Sensory processing refers to the brain’s ability to receive, interpret, and effectively use information provided by all the senses: vision, hearing, taste, smell, touch, and the detection of movement (vestibular and proprioceptive systems). The ability to process sensations and filter them efficiently is the foundation upon which higher-level skills such as language, vocabulary, social skills, problem-solving, and coordination are built. Therefore, if there is inefficiency in processing sensory information, a child’s abilities in higher-level skills are compromised.

There are many fun and easy activities you can do with young children to help them develop early sensory skills that will aid in their later development. This article suggests some basic games and activities that can help stimulate and develop the senses. Some of them you are probably already doing! These activities are best for very young children and children with developmental delays.

Sensory Skill: Movement (Proprioceptive & Vestibular)
Proprioception is the awareness of one’s body and where it is in space. To help develop this awareness in your child, set up an obstacle course of pillows or soft blocks to climb over and around so she can start to develop her awareness of where her body is in space as she moves in different directions. Vestibular awareness refers to the sensation of movement and balance. Holding your child and spinning around a few times with her can help with this sense. Another great way to stimulate vestibular as well as proprioceptive awareness is to swing your baby or toddler back and forth in a blanket, varying the speed and direction of the swinging so he can feel and see the shifts in movement and his postion in space.

Sensory Skill: Vision
When you sit your child on your lap, face-to-face, smiling, talking, singing, making faces, or gently swaying from side to side with her, you will be helping her increase awareness of the sense of vision and developing skills related to vision such as spatial awareness, eye contact, and communication. Try to keep the child’s eye-contact going when you do this, and encourage any attempts she makes to communicate. You can also vary this activity by playing peek-a-boo.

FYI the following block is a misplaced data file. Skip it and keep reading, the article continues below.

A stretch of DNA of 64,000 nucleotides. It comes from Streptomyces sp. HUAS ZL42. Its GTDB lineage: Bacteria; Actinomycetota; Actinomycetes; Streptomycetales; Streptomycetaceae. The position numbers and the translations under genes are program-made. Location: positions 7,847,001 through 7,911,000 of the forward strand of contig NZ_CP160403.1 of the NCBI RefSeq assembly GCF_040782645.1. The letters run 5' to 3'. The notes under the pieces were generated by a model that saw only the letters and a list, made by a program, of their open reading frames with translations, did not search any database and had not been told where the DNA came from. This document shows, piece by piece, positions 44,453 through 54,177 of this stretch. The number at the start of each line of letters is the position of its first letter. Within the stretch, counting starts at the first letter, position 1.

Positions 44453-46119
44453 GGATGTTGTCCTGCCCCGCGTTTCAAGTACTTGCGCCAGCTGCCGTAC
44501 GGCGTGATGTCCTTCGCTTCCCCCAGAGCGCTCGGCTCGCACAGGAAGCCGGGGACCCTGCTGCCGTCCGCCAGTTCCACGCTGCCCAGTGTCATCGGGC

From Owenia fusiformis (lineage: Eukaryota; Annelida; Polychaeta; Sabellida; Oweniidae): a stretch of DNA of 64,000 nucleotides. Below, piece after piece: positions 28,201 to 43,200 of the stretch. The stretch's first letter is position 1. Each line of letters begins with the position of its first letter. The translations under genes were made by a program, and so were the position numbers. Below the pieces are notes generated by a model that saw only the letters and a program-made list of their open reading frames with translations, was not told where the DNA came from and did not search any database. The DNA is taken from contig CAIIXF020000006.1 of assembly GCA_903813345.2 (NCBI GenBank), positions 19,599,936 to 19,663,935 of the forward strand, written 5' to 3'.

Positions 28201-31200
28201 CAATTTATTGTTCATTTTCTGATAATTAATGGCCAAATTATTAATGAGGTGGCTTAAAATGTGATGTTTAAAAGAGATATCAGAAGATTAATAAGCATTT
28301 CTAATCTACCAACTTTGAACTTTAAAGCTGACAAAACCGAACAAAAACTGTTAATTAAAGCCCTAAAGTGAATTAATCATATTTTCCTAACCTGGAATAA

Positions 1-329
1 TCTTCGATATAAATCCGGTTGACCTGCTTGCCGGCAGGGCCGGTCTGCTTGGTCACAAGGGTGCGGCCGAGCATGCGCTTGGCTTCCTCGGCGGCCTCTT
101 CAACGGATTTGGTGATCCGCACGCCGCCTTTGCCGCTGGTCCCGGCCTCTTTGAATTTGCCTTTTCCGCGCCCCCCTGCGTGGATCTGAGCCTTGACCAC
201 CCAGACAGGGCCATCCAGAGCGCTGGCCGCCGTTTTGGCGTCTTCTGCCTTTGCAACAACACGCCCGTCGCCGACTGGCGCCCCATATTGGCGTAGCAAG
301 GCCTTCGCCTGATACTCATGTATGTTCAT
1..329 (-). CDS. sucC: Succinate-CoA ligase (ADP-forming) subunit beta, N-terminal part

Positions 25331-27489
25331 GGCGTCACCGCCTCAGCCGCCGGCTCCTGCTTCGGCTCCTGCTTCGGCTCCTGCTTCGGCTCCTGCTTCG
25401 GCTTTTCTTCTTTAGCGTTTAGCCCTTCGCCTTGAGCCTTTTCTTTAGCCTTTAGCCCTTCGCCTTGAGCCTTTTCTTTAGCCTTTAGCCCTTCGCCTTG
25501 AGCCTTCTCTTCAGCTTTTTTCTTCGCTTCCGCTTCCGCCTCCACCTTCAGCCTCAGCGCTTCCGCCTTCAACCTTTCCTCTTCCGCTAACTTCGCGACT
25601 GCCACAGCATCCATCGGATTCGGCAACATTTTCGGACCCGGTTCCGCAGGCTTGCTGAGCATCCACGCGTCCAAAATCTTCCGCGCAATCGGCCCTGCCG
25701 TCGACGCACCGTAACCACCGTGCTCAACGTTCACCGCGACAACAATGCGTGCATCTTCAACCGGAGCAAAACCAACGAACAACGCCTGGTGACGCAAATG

Sensory Skill: Touch
Playing in the bathtub is a fun way to help your child develop his sense of touch. Try using a cup to pour small amounts of the bathwater over your child’s hands or body. Try varying the temperature a bit (make sure to test on yourself first!) and talk to him while you do this, using descriptive words for body parts and temperatures, so he can begin to learn vocaublary for different sensations. You can vary this activity by providing bath toys with different textures. When you dry him off with a towel he will be experiencing another texture, as well as the difference between wet and dry.

Sensory Skill: Hearing
Play a listening game to help your child develop his awareness of the sense of hearing: sit quietly, inside or outside, and try to name the sounds you hear. Use vocabulary words to describe what he might be hearing.

Sensory Skill: Taste & Smell
Mouthing or tasting are amongst the earliest ways infants explore their environment. Use contrasting tastes and smells to raise a child’s awareness of her sense of taste, develop her interest in food, practice feeding skills, and give her an opportunity to express preferences. Offer a small taste of a sweet food (pudding, honey, jam) to smell, lick, or taste, and note her reaction to it. Offer more if she would like. Offer a small drink of water to clear the taste, then offer a small amount of a savory food (peanut butter, cheese, soup) to smell, lick, or taste. Note her reaction to this new taste, then offer a choice between the two. Try contrasting other flavors, like saltly and sour, or bitter and spicy, two different textures, or two different temperatures.


Early Sensory Skills, Jackie Cooke (1996).

“Developing and Cultivating Skills Through Sensory Play,“ Danielle Steinberg, pbs.org